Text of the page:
April 18, 2015

Missouri to an Oregonian

Dear Dad,

Remember in Eugene when you’d get those rare days in spring where, after dreary skies and an eternity of rain, the sun came blazing out in all it’s summer glory and no one came to class, not even professors because, well, the sun was shining! It’s that kid of day here in Portland. Unfortunately I’m no longer an undergraduate who can just skip a class now and then, and while it is my day off from work, I’m stuck inside studying cataloging, which, by the way, is not the kind of thing you want to do on a beautiful sunny day.

The western half of Oregon, as you know, is blessed (cursed?) with an abundance of rain. I actually don’t mind the rain. I’m not sure if it’s a gene passed down from our English roots or just the fact that I’ve spent more of my life in the rain than out of it that has made it, for the most part, a perfectly pleasant kind of environment to live in. It means that you spend a lot of time indoors or in raincoats, sure, but it also means that it’s green an lush almost all the year round.

Missouri, I know, is not like that. I remember when you first moved there, how you would describe the barren beauty of those months after the leaves fell, when you could see houses you didn’t know were there on hills that had been hidden by a swatch of deciduous trees. Coming from the land of evergreen forests, I didn’t really understand the appeal. Forests were dark and mysterious and hushed, any sounds deadened by the heavy curtain of pine and fur boughs. During our time living in Missouri, and then later all our trips to visit, the scenery has grown on me. It took a while for me to see it, because Oregon’s beauty is very in-your face – sumptuous and grand, but now I understand the feast or famine greenness of your state, the wonder of the world outside transforming from lush green to burn orange to stark brown as the seasons roll by.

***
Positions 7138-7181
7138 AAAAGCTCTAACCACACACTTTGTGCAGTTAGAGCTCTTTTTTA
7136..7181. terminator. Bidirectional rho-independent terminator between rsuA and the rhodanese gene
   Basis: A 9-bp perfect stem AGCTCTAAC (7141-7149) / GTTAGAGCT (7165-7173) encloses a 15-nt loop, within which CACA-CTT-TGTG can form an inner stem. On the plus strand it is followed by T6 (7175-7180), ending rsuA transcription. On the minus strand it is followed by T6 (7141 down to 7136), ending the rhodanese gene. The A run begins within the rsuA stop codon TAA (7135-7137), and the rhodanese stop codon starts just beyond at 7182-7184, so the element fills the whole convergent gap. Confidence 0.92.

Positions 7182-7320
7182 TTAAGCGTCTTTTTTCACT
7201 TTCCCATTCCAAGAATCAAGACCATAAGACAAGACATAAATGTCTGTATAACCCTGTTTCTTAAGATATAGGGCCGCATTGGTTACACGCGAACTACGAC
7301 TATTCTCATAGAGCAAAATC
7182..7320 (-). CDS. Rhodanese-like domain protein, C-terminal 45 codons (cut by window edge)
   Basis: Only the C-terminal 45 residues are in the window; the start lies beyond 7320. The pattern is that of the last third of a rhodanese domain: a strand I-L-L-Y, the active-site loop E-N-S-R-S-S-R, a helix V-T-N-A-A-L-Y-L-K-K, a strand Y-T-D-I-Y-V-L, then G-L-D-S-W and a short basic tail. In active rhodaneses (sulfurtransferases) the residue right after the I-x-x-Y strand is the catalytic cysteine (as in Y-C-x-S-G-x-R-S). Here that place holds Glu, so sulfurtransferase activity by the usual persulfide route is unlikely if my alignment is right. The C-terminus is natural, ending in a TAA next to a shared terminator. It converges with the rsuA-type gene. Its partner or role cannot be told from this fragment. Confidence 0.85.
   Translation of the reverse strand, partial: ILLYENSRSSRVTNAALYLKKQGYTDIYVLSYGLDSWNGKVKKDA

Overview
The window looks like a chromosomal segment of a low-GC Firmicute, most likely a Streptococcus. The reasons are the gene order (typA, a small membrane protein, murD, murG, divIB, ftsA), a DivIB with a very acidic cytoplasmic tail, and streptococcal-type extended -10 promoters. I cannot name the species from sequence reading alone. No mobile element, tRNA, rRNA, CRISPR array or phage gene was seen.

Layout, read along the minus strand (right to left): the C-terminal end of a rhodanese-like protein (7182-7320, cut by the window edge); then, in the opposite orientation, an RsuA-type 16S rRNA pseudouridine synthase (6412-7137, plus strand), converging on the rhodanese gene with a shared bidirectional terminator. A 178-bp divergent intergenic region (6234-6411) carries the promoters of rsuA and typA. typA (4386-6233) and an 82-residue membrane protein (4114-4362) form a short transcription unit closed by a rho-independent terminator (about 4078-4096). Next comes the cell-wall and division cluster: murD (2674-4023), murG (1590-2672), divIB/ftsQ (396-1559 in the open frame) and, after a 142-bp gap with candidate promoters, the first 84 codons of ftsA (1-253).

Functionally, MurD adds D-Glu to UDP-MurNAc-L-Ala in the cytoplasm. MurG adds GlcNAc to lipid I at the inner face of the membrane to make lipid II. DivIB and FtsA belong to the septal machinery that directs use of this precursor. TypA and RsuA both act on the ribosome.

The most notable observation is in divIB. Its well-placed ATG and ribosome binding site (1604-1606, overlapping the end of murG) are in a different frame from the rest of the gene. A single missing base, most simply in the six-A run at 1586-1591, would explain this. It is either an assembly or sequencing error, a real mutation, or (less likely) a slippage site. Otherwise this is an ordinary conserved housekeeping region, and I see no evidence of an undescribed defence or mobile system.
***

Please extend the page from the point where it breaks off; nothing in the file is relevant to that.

Will and I once took Briton on a mountain bike ride, somewhere, I can’t remember where, not far from your house. It was fall and the trees were bursting with bright yellow leaves. The wind picked up, just a little, just enough to send a constant and steady fall of lemon colored leaves, drifting to the ground. Like snow. It went on and on, and we stood under it and just watched. It was, perhaps, the most beautiful thing I’d ever seen. I still think about it. A part of me wishes I’d gotten a picture, but mostly I’m glad I didn’t, because I’m sure a photo wouldn’t have done the moment justice, and I’d rather have that memory in my head than the memory of watching through a viewfinder and a mediocre photo stored on my computer. Last fall, people here marvelled at the autumn colors changing and I kind of though "meh, I've seen better." Oregon does green better than it does red and orange and yellow.

According to my phone, Columbia and Portland will both be in the high 70’s and low 80’s this weekend. So far this year we’ve been consistently warmer than you, but in a few weeks I imagine you’ll outstrip us, heading toward your much hotter summer as Oregon dithers back and forth for a few more months about whether it’s spring or winter or summer, changing it's mind on a daily, if not hourly, basis. But for a brief moment in the year, we’ll both be spring this weekend. I’ll sit outside with my tea and think about you, enjoying your coffee on your deck. You’ll watch your hawk, I’ll fill up the hummingbird feeder, we should both probably do some yard work except, eh, it can wait.

Enjoy spring in Missouri Dad.